Animals Friends for Life interviewed a volunteer from the CRARC (Germany)
(42.000 sold exemplars)
Rescue under Palmtrees
To support an Animal-Rescue Center, Linah Hein from Germany travelled to Central America. Here she assisted in the Costa Rican Animal-Rescue Center. Anyone interested can help – and that aid is needed badly. Costa Rica has a great faunal biodiversity, but many animals are endangered by unauthorised hunters.
Linah, you volunteered in an Animal-Rescue Station in Costa Rica. How does a usual day go by?
Linah: “My Alarm goes off around 7 a.m. First the volunteers have breakfast, then, at 8 a.m. the animals! We peel fruits and cut them into pieces and clean out empty bowls, while two of us clean the cages.”
So what is there to do after the animals are fed?
Linah: “Then, for example, we let the monkeys into the butterfly-garden, where they can frolic around for hours. They pick leaves and catch insects. And, of course, play with each other a lot.”
Do the volunteers join the playing sometimes?
Linah: “Usually not. Mainly we keep a close watch, so none of them is able to abscond. Furthermore it is important, that the animals do not get too accustomed to humans, since, later, back in the wild, they have to be able to get along on their own again. Additionally, one must not forget, that we are dealing with wild animals, rather than cuddly toys. But then there is something monkeys love to do with volunteers – to play with their hair.”
What other kinds of animals have been accommodated by the Rescue Station at the time you were there?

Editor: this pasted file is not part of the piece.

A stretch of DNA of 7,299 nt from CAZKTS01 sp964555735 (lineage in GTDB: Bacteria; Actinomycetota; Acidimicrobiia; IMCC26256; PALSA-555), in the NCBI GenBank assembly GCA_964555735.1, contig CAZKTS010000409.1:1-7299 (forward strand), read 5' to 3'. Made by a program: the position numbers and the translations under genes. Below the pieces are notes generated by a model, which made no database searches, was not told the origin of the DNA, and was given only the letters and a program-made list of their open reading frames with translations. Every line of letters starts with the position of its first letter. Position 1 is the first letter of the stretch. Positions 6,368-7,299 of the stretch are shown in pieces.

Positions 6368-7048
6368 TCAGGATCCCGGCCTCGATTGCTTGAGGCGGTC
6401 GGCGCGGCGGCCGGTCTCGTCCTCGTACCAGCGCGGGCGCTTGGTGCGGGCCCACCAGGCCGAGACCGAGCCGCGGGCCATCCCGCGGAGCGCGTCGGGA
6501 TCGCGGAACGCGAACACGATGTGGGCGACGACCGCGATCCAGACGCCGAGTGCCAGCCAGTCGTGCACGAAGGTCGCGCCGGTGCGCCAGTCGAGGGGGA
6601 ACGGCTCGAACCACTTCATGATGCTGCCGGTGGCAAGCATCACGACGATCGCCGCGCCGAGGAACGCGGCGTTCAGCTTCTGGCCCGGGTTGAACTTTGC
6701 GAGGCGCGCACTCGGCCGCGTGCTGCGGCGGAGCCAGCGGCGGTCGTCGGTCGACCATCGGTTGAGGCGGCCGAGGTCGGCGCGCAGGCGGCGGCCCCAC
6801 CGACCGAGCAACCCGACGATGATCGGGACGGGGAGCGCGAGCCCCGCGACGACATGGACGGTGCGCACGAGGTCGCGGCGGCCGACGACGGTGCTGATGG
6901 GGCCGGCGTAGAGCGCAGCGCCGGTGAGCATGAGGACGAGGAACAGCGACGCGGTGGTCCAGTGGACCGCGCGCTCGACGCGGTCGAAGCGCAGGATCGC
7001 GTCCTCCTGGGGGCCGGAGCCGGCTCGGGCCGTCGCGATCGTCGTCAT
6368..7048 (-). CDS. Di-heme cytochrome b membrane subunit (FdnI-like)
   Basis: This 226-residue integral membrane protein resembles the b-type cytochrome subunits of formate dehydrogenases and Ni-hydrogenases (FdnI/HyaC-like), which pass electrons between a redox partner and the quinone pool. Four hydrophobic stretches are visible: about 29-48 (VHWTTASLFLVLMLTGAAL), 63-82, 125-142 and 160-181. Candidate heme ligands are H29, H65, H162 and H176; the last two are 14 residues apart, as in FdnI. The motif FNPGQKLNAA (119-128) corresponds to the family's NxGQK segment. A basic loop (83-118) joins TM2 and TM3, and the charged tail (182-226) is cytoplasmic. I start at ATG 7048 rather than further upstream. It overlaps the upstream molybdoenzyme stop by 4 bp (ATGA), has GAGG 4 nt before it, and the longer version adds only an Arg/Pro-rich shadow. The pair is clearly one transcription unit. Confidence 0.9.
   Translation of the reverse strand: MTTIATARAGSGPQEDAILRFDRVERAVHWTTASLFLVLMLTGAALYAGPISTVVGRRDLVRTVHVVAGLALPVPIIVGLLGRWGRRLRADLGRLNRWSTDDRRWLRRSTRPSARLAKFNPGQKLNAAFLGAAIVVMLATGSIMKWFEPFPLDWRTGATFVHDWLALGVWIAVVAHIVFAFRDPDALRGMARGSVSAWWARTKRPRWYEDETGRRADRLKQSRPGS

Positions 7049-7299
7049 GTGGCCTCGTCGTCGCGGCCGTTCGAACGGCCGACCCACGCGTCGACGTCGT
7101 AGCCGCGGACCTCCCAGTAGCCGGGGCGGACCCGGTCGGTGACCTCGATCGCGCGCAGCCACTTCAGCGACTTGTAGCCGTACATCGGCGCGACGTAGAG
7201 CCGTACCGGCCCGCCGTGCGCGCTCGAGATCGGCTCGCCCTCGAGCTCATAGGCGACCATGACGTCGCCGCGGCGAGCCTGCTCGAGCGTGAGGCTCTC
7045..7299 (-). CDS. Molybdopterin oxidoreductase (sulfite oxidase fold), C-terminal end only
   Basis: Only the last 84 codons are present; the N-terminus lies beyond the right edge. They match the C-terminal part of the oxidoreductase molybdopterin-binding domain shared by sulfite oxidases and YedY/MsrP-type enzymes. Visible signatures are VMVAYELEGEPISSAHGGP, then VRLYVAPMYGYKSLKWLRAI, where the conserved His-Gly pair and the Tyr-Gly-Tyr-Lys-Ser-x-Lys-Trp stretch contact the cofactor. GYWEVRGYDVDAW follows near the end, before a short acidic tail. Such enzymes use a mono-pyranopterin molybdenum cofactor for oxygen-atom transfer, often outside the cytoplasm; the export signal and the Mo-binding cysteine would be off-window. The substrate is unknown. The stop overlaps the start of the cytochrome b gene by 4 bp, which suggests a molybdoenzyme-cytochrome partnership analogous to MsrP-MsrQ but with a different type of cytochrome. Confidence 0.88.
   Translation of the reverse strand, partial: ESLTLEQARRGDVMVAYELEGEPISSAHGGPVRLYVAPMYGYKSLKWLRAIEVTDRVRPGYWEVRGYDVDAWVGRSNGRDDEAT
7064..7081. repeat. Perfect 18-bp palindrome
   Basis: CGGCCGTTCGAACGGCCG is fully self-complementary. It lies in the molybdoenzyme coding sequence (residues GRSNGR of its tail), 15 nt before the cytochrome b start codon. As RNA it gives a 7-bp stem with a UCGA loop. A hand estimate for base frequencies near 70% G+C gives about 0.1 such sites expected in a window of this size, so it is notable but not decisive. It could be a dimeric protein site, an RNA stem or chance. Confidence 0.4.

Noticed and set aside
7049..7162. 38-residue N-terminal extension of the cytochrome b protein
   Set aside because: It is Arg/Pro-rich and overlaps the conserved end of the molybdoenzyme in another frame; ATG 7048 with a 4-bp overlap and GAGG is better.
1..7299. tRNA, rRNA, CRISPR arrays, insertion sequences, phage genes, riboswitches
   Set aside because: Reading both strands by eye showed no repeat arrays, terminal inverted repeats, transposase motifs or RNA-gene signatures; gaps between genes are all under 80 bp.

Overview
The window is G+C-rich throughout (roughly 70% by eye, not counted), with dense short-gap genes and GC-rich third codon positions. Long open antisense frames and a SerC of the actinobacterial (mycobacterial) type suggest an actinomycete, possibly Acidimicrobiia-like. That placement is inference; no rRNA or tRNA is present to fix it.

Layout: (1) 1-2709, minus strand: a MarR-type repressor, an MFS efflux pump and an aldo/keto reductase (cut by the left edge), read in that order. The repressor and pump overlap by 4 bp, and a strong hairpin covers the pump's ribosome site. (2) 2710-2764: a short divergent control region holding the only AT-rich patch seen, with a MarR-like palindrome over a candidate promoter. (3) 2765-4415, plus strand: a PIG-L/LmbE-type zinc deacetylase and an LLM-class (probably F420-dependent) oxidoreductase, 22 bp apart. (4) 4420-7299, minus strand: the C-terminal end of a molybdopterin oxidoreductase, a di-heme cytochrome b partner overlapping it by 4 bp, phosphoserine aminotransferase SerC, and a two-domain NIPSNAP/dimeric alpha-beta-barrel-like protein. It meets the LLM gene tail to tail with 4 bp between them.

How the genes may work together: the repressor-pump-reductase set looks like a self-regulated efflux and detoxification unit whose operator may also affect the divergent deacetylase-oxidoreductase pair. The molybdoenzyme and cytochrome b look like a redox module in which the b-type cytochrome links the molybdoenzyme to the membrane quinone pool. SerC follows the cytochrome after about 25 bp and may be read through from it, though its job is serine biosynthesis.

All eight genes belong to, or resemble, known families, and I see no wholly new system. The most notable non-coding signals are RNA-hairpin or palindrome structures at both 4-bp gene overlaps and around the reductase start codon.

Linah: “In total there have been about 70 animals. Among them different species of monkeys like capuchins or howler monkeys, as well as sloths, a kinkaju, land- and seaturtles, many different birds, like macaws, falcons and owls. Also there has been a fawn, chickens and a great number of dogs. Any animal is welcome to the Rescue Station.”
How long do those animals stay, before being set free again?
Linah: “From one animal to another it is different. Some can get back into the wild again after one or two months. They are being checked by a veterinarian and if everything looks alright, they are being brought to a special compound, where they can disaccustom from humans. They will not be fed any more, but have to find food for themselves. If this works out, we set them free.”
Has there been a particularly beautiful moment for you?
Linah: “Oh yes! Once, four sea-turtles were being brought to the Rescue Station. The poachers, who caught them had been arrested by the police, that is how we happened to get hold of those animals. The turtles were in a very bad shape: injured and dried out. We stayed with them the whole night and dashed them with seawater, put bees wax on their wounds and gave them medicine. They recovered so well, that we could set them free the next day already. I will never forget that moment!”
Thank you, Linah, for that interesting interview.